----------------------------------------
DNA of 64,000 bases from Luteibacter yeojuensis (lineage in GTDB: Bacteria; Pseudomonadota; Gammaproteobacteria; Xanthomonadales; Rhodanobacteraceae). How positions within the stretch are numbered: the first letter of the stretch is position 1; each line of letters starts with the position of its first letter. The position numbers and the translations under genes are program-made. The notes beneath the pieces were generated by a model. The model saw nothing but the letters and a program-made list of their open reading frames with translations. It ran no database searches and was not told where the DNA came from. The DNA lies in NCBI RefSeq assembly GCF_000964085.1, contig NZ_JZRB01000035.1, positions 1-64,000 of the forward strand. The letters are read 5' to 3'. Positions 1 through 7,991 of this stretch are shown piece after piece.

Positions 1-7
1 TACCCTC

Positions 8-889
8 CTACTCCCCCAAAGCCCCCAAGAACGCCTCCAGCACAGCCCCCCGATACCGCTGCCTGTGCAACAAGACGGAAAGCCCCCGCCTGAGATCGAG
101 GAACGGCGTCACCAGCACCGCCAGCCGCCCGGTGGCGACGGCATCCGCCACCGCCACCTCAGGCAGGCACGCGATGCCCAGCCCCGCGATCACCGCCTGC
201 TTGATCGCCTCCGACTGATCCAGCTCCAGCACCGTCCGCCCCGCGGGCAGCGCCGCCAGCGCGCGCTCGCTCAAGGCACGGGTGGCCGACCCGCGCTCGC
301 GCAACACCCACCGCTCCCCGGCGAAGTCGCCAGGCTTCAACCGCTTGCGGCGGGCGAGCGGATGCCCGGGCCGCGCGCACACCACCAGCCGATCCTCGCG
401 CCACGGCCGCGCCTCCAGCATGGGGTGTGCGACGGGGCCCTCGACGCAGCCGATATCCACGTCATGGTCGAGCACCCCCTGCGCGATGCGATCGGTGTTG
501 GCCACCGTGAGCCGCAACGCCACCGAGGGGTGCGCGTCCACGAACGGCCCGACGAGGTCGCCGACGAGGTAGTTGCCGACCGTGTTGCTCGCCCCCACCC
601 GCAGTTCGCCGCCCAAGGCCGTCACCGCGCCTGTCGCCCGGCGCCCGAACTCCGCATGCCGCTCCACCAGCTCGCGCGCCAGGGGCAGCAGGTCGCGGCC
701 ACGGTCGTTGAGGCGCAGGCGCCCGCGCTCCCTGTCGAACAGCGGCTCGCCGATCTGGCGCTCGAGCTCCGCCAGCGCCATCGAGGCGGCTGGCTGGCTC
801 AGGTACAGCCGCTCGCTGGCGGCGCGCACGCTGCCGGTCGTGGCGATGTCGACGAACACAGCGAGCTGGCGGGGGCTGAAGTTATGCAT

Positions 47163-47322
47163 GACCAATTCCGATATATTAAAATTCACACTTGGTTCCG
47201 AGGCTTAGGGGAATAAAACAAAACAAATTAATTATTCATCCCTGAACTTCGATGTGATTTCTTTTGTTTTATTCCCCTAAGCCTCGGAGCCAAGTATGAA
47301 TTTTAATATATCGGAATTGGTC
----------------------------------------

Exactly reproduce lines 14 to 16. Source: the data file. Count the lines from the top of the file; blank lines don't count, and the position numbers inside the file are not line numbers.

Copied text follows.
Positions 47163-47322
47163 GACCAATTCCGATATATTAAAATTCACACTTGGTTCCG
47201 AGGCTTAGGGGAATAAAACAAAACAAATTAATTATTCATCCCTGAACTTCGATGTGATTTCTTTTGTTTTATTCCCCTAAGCCTCGGAGCCAAGTATGAA